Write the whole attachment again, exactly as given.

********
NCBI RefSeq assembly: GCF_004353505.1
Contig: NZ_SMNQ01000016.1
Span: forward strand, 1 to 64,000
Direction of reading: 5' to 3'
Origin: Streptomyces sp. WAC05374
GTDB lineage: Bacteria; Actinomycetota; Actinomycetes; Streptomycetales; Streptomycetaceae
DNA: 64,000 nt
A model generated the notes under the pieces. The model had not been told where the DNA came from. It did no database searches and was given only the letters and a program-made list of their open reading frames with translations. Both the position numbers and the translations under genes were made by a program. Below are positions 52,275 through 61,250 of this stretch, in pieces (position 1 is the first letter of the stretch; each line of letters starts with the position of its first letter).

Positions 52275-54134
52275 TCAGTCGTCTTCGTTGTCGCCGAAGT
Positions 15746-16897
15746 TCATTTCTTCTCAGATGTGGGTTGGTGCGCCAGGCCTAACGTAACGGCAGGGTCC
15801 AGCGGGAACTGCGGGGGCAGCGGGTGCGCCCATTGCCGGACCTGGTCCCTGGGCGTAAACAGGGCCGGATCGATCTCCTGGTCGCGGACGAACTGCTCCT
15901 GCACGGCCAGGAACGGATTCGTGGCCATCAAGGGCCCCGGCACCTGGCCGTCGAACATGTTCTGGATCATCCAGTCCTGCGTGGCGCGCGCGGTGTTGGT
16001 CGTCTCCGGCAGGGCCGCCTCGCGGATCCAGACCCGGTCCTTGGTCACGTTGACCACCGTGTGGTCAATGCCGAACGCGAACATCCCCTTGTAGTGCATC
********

NCBI RefSeq assembly: GCF_004353505.1
Contig: NZ_SMNQ01000016.1
Span: forward strand, 1 to 64,000
Direction of reading: 5' to 3'
Origin: Streptomyces sp. WAC05374
GTDB lineage: Bacteria; Actinomycetota; Actinomycetes; Streptomycetales; Streptomycetaceae
DNA: 64,000 nt
A model generated the notes under the pieces. The model had not been told where the DNA came from. It did no database searches and was given only the letters and a program-made list of their open reading frames with translations. Both the position numbers and the translations under genes were made by a program. Below are positions 52,275 through 61,250 of this stretch, in pieces (position 1 is the first letter of the stretch; each line of letters starts with the position of its first letter).

Positions 52275-54134
52275 TCAGTCGTCTTCGTTGTCGCCGAAGT
Positions 15746-16897
15746 TCATTTCTTCTCAGATGTGGGTTGGTGCGCCAGGCCTAACGTAACGGCAGGGTCC
15801 AGCGGGAACTGCGGGGGCAGCGGGTGCGCCCATTGCCGGACCTGGTCCCTGGGCGTAAACAGGGCCGGATCGATCTCCTGGTCGCGGACGAACTGCTCCT
15901 GCACGGCCAGGAACGGATTCGTGGCCATCAAGGGCCCCGGCACCTGGCCGTCGAACATGTTCTGGATCATCCAGTCCTGCGTGGCGCGCGCGGTGTTGGT
16001 CGTCTCCGGCAGGGCCGCCTCGCGGATCCAGACCCGGTCCTTGGTCACGTTGACCACCGTGTGGTCAATGCCGAACGCGAACATCCCCTTGTAGTGCATC